Treatment of primary dysthymia with group cognitive therapy and pharmacotherapy: clinical symptoms and functional impairments

Document Type



Brain and Mind Institute


Objective: This study assessed the efficacy of antidepressant treatment (sertraline) and group cognitive behavior therapy, alone or in combination, in primary dysthymia. The clinical features of dysthymia, as well as the functional impairments associated with the illness (e.g., quality of life, stress perception, coping styles), were evaluated.

Method: Patients (N = 97) diagnosed with primary dysthymia, but no other current comorbid disorder, received either sertraline or placebo in a double-blind design over 12 weeks. In addition, a subgroup of the patients (N = 49) received a structured, weekly group cognitive behavior therapy intervention.

Results: Treatment with sertraline, with or without group cognitive behavior therapy, reduced the functional impairment of depression. The reductions were similar in the drug-cognitive therapy group and in subjects who received the drug alone. Furthermore, while group cognitive behavior therapy alone reduced the depression scores, this effect was not significantly greater than the effect of the placebo. The drug treatment also induced pronounced improvement in the functional measures, and in some respects these effects were augmented by group cognitive behavior therapy. Among patients who responded favorably to cognitive behavior therapy, the improvements in the functional measures were similar to those who responded to drug treatment, whereas such functional changes were not seen among patients who responded to placebo.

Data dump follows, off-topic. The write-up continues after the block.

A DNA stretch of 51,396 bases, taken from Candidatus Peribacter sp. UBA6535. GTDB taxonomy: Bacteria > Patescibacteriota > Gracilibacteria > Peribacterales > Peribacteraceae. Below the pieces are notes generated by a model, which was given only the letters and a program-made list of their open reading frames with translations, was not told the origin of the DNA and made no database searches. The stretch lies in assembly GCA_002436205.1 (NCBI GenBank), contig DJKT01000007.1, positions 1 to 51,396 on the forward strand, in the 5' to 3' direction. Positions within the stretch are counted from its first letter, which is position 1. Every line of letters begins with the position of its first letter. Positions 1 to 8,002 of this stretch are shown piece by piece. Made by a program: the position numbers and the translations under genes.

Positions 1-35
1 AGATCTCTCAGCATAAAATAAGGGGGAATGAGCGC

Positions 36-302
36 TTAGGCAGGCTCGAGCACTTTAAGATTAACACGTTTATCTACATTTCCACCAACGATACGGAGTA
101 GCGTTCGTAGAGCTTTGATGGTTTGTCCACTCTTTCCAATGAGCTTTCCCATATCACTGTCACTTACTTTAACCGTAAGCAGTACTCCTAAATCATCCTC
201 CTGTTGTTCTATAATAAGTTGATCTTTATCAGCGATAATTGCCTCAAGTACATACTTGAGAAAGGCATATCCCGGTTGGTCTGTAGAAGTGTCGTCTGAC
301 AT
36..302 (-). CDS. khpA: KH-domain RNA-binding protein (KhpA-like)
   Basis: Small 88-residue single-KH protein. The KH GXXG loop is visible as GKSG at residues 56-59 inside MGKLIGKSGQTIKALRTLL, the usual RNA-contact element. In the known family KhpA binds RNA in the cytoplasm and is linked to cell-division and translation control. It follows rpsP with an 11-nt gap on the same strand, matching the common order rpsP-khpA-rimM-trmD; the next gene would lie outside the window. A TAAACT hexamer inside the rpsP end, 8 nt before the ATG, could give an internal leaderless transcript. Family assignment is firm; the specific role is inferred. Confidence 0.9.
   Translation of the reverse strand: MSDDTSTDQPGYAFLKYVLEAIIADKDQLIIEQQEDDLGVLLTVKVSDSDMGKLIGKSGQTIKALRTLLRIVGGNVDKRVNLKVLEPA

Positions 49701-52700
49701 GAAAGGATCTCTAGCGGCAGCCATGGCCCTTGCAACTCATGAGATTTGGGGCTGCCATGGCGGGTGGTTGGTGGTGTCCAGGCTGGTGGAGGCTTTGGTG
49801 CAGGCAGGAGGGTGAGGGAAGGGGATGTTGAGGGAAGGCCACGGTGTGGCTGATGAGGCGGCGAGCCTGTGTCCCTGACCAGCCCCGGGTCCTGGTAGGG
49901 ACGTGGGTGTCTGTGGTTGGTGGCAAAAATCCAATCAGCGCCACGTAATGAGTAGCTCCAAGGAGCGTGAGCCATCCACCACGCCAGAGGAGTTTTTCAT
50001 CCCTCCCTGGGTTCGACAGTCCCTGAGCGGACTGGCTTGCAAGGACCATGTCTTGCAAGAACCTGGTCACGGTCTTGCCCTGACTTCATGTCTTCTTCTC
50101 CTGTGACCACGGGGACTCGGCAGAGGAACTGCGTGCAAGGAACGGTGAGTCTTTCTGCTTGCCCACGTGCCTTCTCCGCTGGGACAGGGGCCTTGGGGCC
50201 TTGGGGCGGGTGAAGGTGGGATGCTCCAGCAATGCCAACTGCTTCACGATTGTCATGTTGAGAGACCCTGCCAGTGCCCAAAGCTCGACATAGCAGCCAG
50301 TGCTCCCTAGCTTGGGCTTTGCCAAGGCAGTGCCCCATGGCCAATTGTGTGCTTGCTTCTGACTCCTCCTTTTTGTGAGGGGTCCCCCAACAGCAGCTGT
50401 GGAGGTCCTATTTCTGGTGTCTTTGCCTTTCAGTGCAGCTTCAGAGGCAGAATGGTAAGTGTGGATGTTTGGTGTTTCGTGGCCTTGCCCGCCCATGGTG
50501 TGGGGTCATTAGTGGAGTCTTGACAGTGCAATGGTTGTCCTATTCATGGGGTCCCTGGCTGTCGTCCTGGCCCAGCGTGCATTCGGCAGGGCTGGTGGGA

Conclusions: Sertraline treatment effectively reduces the clinical symptoms and functional impairments associated with dysthymia. Although the group cognitive behavior therapy intervention was less effective in alleviating clinical symptoms, it augmented the effects of sertraline with respect to some functional changes, and in a subgroup of patients it attenuated the functional impairments characteristic of dysthymia.


This work was published before the author joined Aga Khan University.

Publication (Name of Journal)

The American Journal of Psychiatry